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Ray Peats Thoughts on Eating Duck?

jj101

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Oct 4, 2012
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Dose anyone know what ray peats thoughts are on eating duck? I seem to remember reading he was against all birds but I didn't know if that was just because of the typical soy diet they are fed or if there are other reason.

Would free range birds be ok?
 

charlie

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jj101, welcome to the forum!

I have split your question off the topic it was posted in. I don't have an answer for this but hopefully someone will.
 

cliff

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If the birds diet is high in grains/seeds it should probably be limited.
 

jj101

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Right, so providing the bird is on a natural diet it is OK?

I live on a farm and we have a few birds about that just eat what they can find.

Thanks for the quick responses.
 

jaketthomas

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From what I can find on Duck, its fat content is 12.6% PUFA, so it's probably best kept to a minimum. Probably not the biggest deal in the world. Probably more stress worrying about whether you should eat it, rather than the negative effect it'll have.
 

jaketthomas

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A duck's natural diet is heavy in grains! Ducks thrive off grass, grains, seeds, and seaweed. I live on Long Island, the land of the duck. A duck's diet isn't going to change its body structure all that much, whether it's eating corn, pellets, or grass. We're talking miniscule changes. Like single digit percentage points difference. I've eaten farm raised ducks, I've eaten ducks that lived in confinement, and I've also eaten wild duck, and they taste virtually the same. Oily, dark meat, gamey, not very good, IMO.

We're not talking grass-fed beef kind of difference in body structure here. Cows aren't supposed to be eating the things that commercial farmers feed them, and their bodies get all screwed up. They generally feed commercial ducks grain/grass/seed pellets, which is their natural diet.

Unless you go hunting for ducks in the woods, many miles away from civilization, your "wild ducks" are likely going to have been fed wonder bread by kids, McDonald's fries, bagels, bologna slices, pickles, etc. People feed ducks crazy stuff, and they eat virtually anything you give them. At least with commercial ducks, they're fed a steady diet.
 

Asimov

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I'll mirror what Jake said. The majority of food birds are very well adapted to eat grains and seeds. That's kind of their niche in human co-evolution. We raise/care for them, they eat the inedible grain/seeds, we eat them. Winning

Ducks do have some-what high levels of PUFA, but meh. Baste it in butter, it'll be fine.
 

biggirlkisss

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He says that birds like chickens are safer then pork due to their higher body temperatures making them lower in pufa. If your worried eat it with coconut oil.
 

Frecs

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jaketthomas said:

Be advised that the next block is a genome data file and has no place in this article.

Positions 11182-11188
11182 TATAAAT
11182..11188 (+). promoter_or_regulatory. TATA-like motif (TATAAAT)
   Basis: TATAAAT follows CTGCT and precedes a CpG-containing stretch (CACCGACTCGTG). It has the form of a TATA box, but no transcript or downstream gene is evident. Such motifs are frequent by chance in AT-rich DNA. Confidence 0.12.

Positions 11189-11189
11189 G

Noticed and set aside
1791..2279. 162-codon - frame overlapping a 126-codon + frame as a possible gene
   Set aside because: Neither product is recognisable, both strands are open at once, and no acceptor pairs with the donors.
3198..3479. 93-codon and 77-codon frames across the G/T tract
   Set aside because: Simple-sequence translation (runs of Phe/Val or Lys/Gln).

A duck's natural diet is heavy in grains! Ducks thrive off grass, grains, seeds, and seaweed. I live on Long Island, the land of the duck. A duck's diet isn't going to change its body structure all that much, whether it's eating corn, pellets, or grass. We're talking miniscule changes. Like single digit percentage points difference. I've eaten farm raised ducks, I've eaten ducks that lived in confinement, and I've also eaten wild duck, and they taste virtually the same. Oily, dark meat, gamey, not very good, IMO.

We're not talking grass-fed beef kind of difference in body structure here. Cows aren't supposed to be eating the things that commercial farmers feed them, and their bodies get all screwed up. They generally feed commercial ducks grain/grass/seed pellets, which is their natural diet.

Unless you go hunting for ducks in the woods, many miles away from civilization, your "wild ducks" are likely going to have been fed wonder bread by kids, McDonald's fries, bagels, bologna slices, pickles, etc. People feed ducks crazy stuff, and they eat virtually anything you give them. At least with commercial ducks, they're fed a steady diet.

That is presuming a certain type of duck. Not all ducks are grain eaters. I have a small flock of muscovy ducks which are land ducks who eat primarily bugs -- lots and lots of bugs -- and some plant matter. Their meat is on par with grass-fed beef and are not as fatty as other ducks.
 

Mittir

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Ruminants can convert ingested PUFA to saturated fats. Ray Peat Suggests beef, lamb, mutton etc, preferably grass fed.. Ducks will have significant PUFA even if they are eating their natural diet. It should not be a regular item in a diet. You have to remember it takes about 2 to 3 years for body to reflect change in your fat intake and it takes longer time to get rid of PUFA from our tissue. Half life for PUFA is around 600 to 675 days. Ray Peat also mentioned in one interview that people should keep PUFA intake below 4 grams. PUFA intake below 4 grams protects against cancer. Most natural foods have some PUFA. It will be difficult to stay below 4 grams if you add risky meats like ducks and chicken. Egg yolks are rich in PUFA. If you boil the duck most of oils can be skimmed off from the top.
 

Frecs

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gretchen said:
Why would anyone eat something that you wouldn't naturally consider eating?

While you might not "naturally" consider eating duck, many people have and do.
 

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